With today’s modern technology using alternative energy for lighting up the indoors and outdoors makes more sense with many products available. These devices are suitable for any situation lighting is required, where there is limited to no electricity, and without an open flame.
What types of lighting solutions are available that don’t require a fire? There are hundreds, if not thousands, of products today that can provide long and short-term lighting without needing any type of fueled flame.
The various products listed below have lots of different uses and use LED. In this article, I will share some of the devices we use for our off-grid lighting options, along with some pros, cons, and power source information of each device.
Here are 17 Product Ideas For Your Off-Grid Lighting Solutions
1. Larger Rechargeable Floodlight Lanterns Offer Lots of Light
Mostly thought of as construction lighting, these types of lights can come in various sizes and shapes. Use them for both indoor and outdoor primary lighting.
There are a lot of variants to this type of lighting. Some are small enough to sit on a table or on the ground. In comparison, others have a tripod stand with a telegraphing pole to get the light high up to cover a broader area.
They often use batteries that you see used in cordless drills and other tools.
These can be found online and at most big box stores.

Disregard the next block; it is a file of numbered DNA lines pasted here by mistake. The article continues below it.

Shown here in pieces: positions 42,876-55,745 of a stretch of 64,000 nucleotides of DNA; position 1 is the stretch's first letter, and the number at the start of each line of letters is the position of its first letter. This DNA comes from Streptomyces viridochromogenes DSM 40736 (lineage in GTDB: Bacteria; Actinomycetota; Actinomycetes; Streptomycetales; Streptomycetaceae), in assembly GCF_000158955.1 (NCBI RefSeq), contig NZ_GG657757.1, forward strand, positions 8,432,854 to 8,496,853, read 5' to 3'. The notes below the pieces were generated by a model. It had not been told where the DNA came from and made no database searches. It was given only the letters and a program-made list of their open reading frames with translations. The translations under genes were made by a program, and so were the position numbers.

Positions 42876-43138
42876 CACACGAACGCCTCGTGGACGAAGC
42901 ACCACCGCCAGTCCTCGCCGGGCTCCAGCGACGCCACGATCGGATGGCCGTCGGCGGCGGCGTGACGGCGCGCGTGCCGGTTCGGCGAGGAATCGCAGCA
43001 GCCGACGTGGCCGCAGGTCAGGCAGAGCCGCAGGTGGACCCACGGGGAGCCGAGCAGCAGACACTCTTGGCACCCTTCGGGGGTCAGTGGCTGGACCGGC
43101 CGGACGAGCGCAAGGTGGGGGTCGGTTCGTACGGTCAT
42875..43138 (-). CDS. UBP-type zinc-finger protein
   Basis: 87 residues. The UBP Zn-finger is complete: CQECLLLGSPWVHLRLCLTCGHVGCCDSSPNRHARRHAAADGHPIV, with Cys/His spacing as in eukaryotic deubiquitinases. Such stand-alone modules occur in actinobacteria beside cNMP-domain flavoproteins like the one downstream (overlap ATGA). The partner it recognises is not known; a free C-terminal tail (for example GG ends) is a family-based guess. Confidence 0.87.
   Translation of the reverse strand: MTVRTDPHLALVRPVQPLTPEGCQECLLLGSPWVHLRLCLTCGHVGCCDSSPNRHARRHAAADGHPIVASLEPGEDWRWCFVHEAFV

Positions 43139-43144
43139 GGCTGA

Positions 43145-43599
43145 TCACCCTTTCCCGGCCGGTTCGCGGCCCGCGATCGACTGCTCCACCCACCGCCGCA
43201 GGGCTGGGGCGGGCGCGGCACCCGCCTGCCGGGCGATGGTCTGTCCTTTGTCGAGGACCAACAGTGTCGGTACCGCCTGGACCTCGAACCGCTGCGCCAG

Battery Types: Larger bulk lithium and some NiCad pack from 12V to 40V.
Brightness Range: 250 to 2000+ lumens
- Provides light for more extensive areas
- It can provide lighting for more than 6 hours on the same battery
- Devices can offer and charging source through USB or a small AC inverter
- It can be bulky due to the battery and device size
- Most require a specialized charging unit to recharge
- Recharging requires a power source
- Recharging time can vary, which can become inconvenient
Price Range: $45 – $4000
2. Vintage-looking hurricane lanterns can hang or stand
These types of lanterns are more for ambiance than functional lighting. They put out a limited amount of light that works well for seeing a short distance, just like the oil-based lanterns of this type.
The light is dimmable with a built-in knob. Most of the body consists of metal with a swinging handle for carrying or hanging the lantern.
Battery Types: Ni-Cad
Brightness Range: 10 – 150+ lumens
- Designed for indoor and outdoor use
- Saves on battery costs
- Nostalgic look without the mess
- Limited amount of light.
- Tend to need recharging frequently.
Price Range: $14 – $70
3. Headlamps offer hands-free lighting where it’s needed
These are good for getting around at night or in dark places. Because they are worn on your head and typically really bright, plus they provide light wherever your head turns.
These devices offer both rechargeable and non-rechargeable batteries, with some offering both options. Headlamps are great for any emergency planning and bugout bag. Some provide a strobing light or red light that indicates help is needed.
You’ll find headlamps with battery packs on the back of your head and others with everything built-in to the front where the light sets. (We are NOT talking about surgical headlamps here, only personal outdoor-type headlamps.)